CES 2017: AMD Introduces Radeon FreeSync 2

AMD’s FreeSync 2 adds another layer to FreeSync with new features.

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FreeSync is AMD’s royalty-free answer to NVIDIA’s G-Sync adaptive synchronization technology they've announced at CES 2017. FreeSync is designed to synchronize a monitor’s refresh rate with a computer’s GPU. AMD’s newly announced FreeSync 2 isn’t a successor to this technology. Instead, it’s built to run concurrently with FreeSync to build and expand on the tech’s features.

FreeSync 2 aims to standardize HDR support on Windows 10. Currently, HDR monitors may have issues converting a game’s tone mapping in Windows 10 into an appropriately displayed image. The main problem is display lag, leading to lower monitor response times. AMD’s FreeSync 2 seeks to eliminate this issue by handling the HDR conversion directly on the GPU, then passing the tone map to the FreeSync 2 compatible monitor instead of having the monitor do the processing.

FreeSync 2 will require a bit more input from game developers, though. Unlike FreeSync, which doesn’t need additional game programming, FreeSync 2 calls for specific support from engine and game developers. FreeSync 2 will also be considered a premium product by AMD, and monitors using the original FreeSync technology without the bells and whistles of FreeSync 2 will still be available for low and mid-range monitors.

The big question about AMD’s FreeSync 2 technology is whether or not it will be provided to manufacturers royalty-free. Whether or not there’s extra cost involved compared to the first FreeSync tech could be the make or break of whether this technology is widely adopted or not. As of right now, no FreeSync 2 compatible monitors have been revealed, so we’re still in the dark on just how much of a premium FreeSync 2 will command.

Contributing Editor
From The Chatty
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    January 4, 2017 9:45 AM

    Jason Faulkner posted a new article, CES 2017: AMD Introduces Radeon FreeSync 2

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      January 4, 2017 10:00 AM

      Having just switched to AMD, it's amazing to me that FreeSync monitors are at least $200-300 cheaper than equivalent G-Sync ones.

      I saw a 35" ultrawide 144HZ IPS for like... $500? You can snag a basic 1080p 144Hz TN for around $220.

      Why so much less?

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        January 4, 2017 10:19 AM

        That's because IPS makes TN look like shit but is much more expensive to produce.

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        January 4, 2017 10:24 AM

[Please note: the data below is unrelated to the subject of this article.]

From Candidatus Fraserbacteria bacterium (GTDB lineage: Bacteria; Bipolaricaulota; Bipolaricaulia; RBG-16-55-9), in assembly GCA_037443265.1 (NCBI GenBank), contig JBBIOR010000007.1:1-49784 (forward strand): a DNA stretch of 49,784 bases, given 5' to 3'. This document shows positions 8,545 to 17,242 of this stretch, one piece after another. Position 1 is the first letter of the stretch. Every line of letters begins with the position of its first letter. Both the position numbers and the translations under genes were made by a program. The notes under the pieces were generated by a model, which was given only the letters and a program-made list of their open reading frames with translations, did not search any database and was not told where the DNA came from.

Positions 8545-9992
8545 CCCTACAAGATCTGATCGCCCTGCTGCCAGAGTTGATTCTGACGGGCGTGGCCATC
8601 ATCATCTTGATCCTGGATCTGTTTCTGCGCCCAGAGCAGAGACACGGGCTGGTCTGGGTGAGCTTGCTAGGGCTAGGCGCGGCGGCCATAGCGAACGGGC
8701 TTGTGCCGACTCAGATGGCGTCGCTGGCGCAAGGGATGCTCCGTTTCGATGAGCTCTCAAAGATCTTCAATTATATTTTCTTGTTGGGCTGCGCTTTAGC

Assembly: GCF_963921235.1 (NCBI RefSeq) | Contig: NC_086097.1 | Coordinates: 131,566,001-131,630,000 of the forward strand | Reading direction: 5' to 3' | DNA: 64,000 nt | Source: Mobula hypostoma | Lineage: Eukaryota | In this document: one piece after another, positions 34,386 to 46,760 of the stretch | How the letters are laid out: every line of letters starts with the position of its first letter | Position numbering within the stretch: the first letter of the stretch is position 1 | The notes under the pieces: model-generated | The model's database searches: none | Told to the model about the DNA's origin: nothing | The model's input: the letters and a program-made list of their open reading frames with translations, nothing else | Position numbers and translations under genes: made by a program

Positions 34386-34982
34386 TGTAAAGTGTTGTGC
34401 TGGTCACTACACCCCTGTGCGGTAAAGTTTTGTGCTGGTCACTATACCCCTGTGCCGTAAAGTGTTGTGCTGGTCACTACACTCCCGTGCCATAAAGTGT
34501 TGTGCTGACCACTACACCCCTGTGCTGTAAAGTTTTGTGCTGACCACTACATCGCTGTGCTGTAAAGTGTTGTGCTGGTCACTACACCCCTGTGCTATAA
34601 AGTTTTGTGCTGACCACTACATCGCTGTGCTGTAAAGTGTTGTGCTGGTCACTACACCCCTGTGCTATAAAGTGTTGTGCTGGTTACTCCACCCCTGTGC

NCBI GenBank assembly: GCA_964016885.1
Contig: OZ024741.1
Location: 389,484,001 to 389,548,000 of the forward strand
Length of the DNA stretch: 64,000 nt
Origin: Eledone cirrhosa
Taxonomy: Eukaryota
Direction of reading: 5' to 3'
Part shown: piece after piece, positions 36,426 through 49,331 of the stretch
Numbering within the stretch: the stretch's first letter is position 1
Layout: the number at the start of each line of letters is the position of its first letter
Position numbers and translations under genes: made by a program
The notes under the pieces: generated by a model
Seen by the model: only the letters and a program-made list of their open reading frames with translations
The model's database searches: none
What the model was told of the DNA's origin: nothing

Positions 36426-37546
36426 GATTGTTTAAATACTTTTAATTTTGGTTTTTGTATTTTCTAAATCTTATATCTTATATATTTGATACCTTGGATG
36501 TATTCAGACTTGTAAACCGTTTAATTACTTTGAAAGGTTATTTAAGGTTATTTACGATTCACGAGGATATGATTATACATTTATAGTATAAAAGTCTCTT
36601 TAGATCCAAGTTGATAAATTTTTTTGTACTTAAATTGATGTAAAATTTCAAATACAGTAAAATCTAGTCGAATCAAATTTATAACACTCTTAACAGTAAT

FreeSync is royalty free. G--Sync is not.

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        January 4, 2017 10:39 AM

        I doubt GSync on its own adds quite that much to the costs, but yeah, NVidia ain't doing it for free. The shitty thing is that their GPUs could support FreeSync, but they're obviously trying to keep FreeSync from becoming mainstream so that the can profit from their proprietary version.

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          January 4, 2017 4:52 PM

          It originally added 100-200$ to the cost

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        January 4, 2017 3:07 PM

        Gsync has a hardware component outside of the GPU itself that's in each Gsync display. This hardware does it's own processing to sync the refresh rate. That's part of the reason why it's so much more.

        Price wise your two example displays aren't an apples to apples comparison.

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      January 4, 2017 11:10 AM


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      January 4, 2017 2:12 PM

      Jason, you're running into the common mistake where you use "response time" and "input lag" interchangeably. The official definition of response time is strictly the amount of time the pixel takes to change colors, it doesn't include all the pre-processing time before hand. Input lag encompasses all of that.

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      January 4, 2017 3:01 PM

      I love the upgrade, I hate how inconsistent the Freesync branding is. Adding multiple tiers doesn't help.

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      January 4, 2017 3:02 PM

      I read Freespace 2 and got excited.

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